Monday, June 30, 2008

NYAFF: Assembly

War, what is it good for? On a macro level: closure. In 1950 China, like it or not, the Communists won and the Nationalists lost—period, end of story. However, Red Army Captain Gu Zidi is in desperate need of closure in Assembly, the Chinese epic of war and its personal repercussions, which screened at NYAFF.

 According to Assembly, there was a huge difference between KIA and MIA in the PLA. If killed in action, a soldier’s family received seven hundred kilos of rice and recognition for a hero’s sacrifice to the revolution. Without a body, they get two hundred kilos and the unspoken stigma of implied desertion. In post-war years, that distinction will haunt Gu, pushing him to the brink of madness.

After serving time in the brig for ordering the execution of unarmed POWs, Gu is reinstated for a suicide mission—covering the retreating PLA from vastly greater Nationalist forces until they hear the bugler call assembly (a plot point important enough to supply the title). As per his instructions, Captain Gu fights to the last man, himself, but his efforts to protect the bodies of his fallen backfires. After loyal service in the civil war and Korea, Gu dedicates himself to fighting the military bureaucracy, hoping to rehabilitate their reputations.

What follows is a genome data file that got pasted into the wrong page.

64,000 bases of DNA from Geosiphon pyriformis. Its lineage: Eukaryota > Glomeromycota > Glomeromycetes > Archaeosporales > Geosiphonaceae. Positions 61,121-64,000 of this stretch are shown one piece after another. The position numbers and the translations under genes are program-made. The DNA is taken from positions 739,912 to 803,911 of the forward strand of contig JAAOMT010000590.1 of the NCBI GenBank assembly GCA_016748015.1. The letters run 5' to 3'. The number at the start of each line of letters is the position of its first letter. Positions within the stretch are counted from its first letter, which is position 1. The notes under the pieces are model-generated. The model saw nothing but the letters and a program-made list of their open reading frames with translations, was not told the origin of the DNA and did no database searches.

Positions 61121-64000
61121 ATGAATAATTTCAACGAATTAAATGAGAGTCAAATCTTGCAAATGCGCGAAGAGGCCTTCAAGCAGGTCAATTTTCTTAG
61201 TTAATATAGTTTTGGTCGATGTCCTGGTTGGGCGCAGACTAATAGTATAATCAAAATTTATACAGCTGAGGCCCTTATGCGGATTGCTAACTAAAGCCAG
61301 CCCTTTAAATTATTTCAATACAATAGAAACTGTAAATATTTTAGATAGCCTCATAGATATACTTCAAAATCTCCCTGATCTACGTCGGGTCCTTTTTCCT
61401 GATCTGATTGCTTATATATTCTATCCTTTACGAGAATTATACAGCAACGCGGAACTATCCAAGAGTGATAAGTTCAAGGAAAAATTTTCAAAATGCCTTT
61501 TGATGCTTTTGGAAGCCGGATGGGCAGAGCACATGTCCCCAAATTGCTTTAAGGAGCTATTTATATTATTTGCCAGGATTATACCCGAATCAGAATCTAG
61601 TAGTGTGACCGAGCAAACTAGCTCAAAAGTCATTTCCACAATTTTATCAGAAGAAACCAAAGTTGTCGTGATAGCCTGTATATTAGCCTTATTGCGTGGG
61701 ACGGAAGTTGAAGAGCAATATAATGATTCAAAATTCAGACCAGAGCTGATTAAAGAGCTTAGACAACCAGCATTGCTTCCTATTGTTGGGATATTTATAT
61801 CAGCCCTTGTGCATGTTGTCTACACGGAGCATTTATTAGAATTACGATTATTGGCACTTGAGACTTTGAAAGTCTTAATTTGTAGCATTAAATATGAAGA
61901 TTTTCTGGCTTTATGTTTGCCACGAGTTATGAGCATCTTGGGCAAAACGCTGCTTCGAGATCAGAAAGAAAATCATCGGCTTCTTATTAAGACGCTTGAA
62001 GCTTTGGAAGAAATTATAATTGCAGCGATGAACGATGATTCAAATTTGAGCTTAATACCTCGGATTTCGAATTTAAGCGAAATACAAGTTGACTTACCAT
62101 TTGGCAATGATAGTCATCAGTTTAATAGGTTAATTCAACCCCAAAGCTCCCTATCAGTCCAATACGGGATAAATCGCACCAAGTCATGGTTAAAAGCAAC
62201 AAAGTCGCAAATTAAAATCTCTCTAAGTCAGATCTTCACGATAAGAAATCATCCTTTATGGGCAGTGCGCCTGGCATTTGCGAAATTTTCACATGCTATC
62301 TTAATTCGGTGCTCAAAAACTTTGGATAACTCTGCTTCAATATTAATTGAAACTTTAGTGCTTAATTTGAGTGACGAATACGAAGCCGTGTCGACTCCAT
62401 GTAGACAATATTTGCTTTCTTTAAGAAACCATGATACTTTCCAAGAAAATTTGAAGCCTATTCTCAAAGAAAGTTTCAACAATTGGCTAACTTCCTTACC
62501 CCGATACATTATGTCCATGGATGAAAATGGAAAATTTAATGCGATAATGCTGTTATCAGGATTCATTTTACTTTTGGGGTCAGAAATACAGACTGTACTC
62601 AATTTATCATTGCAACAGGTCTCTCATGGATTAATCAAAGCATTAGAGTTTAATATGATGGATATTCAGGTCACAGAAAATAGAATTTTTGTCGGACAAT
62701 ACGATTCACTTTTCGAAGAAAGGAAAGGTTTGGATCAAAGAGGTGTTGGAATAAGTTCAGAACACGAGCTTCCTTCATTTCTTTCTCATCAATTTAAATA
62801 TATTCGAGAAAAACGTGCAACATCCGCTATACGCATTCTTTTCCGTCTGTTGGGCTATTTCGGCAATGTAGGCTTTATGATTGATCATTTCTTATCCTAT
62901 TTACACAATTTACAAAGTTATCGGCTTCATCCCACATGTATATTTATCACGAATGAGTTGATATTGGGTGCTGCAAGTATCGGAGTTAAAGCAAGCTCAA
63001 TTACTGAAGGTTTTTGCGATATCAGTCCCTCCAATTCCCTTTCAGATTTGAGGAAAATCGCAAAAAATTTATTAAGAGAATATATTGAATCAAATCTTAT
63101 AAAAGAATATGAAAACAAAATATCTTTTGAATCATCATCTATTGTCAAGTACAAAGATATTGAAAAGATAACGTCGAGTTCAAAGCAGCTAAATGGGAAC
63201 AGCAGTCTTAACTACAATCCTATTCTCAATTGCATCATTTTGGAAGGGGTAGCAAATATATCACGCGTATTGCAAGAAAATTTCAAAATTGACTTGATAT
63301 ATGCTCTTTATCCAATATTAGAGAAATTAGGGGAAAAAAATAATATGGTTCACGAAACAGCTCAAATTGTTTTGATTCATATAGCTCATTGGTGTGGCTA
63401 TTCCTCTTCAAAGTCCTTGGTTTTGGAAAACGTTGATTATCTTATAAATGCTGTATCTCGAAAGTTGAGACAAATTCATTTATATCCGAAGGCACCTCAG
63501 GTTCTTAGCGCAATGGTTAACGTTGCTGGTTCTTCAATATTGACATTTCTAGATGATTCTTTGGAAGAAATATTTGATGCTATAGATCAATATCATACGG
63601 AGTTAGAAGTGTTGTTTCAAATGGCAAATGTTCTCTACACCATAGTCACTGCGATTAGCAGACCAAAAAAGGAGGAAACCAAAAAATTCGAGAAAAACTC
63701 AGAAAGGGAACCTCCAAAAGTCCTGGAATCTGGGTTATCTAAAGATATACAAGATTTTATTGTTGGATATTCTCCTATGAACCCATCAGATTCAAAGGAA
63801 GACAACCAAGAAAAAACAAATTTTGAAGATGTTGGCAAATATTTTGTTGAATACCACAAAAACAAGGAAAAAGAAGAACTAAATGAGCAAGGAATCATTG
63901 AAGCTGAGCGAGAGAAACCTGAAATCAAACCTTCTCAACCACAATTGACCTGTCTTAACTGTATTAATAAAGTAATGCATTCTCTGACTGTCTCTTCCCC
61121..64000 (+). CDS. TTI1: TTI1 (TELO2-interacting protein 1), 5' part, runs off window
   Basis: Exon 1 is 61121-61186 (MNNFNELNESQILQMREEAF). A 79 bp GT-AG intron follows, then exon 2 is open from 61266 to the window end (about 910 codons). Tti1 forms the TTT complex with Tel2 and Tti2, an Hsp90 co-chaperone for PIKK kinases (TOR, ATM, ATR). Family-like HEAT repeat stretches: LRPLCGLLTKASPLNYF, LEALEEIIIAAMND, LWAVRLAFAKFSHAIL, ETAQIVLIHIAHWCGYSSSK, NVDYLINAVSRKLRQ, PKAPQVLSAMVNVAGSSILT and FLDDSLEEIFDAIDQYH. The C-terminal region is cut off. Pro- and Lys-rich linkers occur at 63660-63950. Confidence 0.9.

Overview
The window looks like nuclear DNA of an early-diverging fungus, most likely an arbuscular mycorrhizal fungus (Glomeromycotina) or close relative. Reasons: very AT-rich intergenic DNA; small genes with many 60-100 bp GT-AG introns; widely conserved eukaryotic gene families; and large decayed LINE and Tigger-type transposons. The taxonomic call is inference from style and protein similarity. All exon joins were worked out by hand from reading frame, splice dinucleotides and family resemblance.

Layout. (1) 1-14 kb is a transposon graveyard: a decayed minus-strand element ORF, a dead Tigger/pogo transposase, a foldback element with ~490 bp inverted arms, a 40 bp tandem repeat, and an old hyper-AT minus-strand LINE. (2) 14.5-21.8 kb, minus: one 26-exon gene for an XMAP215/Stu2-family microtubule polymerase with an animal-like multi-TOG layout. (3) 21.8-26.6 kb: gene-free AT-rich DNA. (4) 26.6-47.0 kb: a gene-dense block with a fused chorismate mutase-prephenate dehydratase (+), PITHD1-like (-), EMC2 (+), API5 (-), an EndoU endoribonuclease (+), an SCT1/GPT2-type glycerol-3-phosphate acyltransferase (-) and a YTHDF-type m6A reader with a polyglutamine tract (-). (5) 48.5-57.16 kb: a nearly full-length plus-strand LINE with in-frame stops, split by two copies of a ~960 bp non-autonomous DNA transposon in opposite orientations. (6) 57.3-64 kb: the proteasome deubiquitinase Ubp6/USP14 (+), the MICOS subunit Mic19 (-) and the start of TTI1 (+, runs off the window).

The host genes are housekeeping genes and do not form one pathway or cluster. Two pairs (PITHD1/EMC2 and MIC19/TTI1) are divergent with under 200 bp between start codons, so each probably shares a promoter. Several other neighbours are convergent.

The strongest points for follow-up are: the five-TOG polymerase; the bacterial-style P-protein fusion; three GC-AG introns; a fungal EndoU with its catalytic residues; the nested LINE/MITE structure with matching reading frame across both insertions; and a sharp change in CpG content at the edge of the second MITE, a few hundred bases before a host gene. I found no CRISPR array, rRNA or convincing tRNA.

Director Feng Xiaogang does the grit and grime of warfighting quite well. When the bullets and bodies literally fly through the air, Assembly is at its best. However, things get a bit bogged down during its years of post-war angst. Also, when viewers have time to think about the film, some aspects can be a bit troubling, like its favorable view of “political officers” (read ideological enforcers) or Gu’s lack of remorse for his acknowledged war crimes.

There is no question Assembly thinks the right side won in 1950. It is frankly propaganda, but propaganda of an artistic order in the tradition of Battleship Potemkin. Given its unflattering portrayal of the post-war military bureaucracy as well as some cold-blooded battlefield decisions of the PLA, Assembly could conceivably find itself out of favor in the future, should power shift in the poliburo. If it can be separated from its ideology, Assembly is an intense war film, that draws you into Gu’s dilemma. Reportedly, Assembly was leading in the vote for the festival audience award, so maybe greater distribution is in its future.